The prolific author and cybersecurity expert urged computer users to stay virus free and avoid hackers by using multi-factor authentication requiring a mobile telephone.

“It’s easier to steal your virtual credentials than your physical ones,” said Prof. Warren, who attended the Social Innovations (SOCIN) Conference in Vilnius.

He also lectured to students at Mykolas Romeris University on cybersecurity.

“Hacking has become the new normal,” he said. In Australia, considered a richer nation, hackers are targeting smaller businesses with less than 200 employees,” he noted.

Smaller businesses have minimal levels of security and they are often a target of phone or other scams, he said.

He urged those that can to use Virtual Private Networks (VPN), which gives users an encrypted connection, that hackers find harder to crack.

In addition, he warned travelers and others to be careful in airports and not use just any cable or cord, when trying to log onto the Internet. “People often buy their own cables at the airport,” he added, which ensures that the cable is free of malware or a virus.

You can not tell the difference between a good cord and a bad cord, he said.

Matthew Warren
Foto: Organizatorių nuotr.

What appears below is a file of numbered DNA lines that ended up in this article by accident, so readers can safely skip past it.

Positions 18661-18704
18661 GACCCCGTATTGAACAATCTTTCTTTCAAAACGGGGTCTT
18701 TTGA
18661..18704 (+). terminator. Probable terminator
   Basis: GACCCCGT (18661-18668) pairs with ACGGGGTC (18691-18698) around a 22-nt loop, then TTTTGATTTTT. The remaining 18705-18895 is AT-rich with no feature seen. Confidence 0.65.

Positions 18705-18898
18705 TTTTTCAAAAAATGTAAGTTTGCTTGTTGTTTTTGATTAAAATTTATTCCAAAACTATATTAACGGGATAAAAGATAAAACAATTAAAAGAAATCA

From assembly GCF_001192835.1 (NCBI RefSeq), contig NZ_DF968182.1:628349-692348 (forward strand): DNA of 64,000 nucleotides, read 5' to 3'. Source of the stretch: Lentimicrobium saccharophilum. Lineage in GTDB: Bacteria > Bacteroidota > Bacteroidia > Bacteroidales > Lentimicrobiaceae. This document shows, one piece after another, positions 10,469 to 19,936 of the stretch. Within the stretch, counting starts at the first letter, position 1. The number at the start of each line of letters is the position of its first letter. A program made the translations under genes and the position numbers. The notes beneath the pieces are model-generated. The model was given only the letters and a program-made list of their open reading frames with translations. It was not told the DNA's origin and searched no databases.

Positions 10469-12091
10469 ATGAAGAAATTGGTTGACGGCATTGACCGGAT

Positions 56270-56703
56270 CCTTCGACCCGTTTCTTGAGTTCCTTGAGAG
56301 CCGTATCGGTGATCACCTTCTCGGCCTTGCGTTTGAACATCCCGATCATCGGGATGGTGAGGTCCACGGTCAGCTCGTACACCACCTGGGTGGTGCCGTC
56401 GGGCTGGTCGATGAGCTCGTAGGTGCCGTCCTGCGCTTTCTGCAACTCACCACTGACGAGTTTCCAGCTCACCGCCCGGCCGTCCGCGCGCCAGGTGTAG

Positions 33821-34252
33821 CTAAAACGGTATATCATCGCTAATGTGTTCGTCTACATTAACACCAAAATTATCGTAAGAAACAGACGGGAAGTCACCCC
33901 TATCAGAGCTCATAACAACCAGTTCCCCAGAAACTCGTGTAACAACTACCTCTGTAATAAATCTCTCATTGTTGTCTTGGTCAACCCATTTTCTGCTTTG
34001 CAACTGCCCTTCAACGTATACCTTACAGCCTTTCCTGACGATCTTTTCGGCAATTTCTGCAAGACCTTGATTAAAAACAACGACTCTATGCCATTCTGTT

Also, when surfing the Internet, he urged users to be careful what advertising and ads they open. You can be redirected to a site that may be suspicious.

While Australia faces different challenges in the cyber sphere, Prof. Warren said he was in Vilnius to learn more about fake news and hybrid warfare.

“I am here to understanding what is happending and partner with institutions – universities, to do joint research and safeguard Lithuania and Australia,” he said.

Prof. Warren conducts research in the areas of Cybersecurity, and Computer Ethics. He has authored and co-authored over 300 books, book chapters, journal papers and conference papers. He reviews research proposals submitted to the Australian Research Council and the South African National Research Foundation. Prof. Warren is a Fellow of the Australian Computer Society.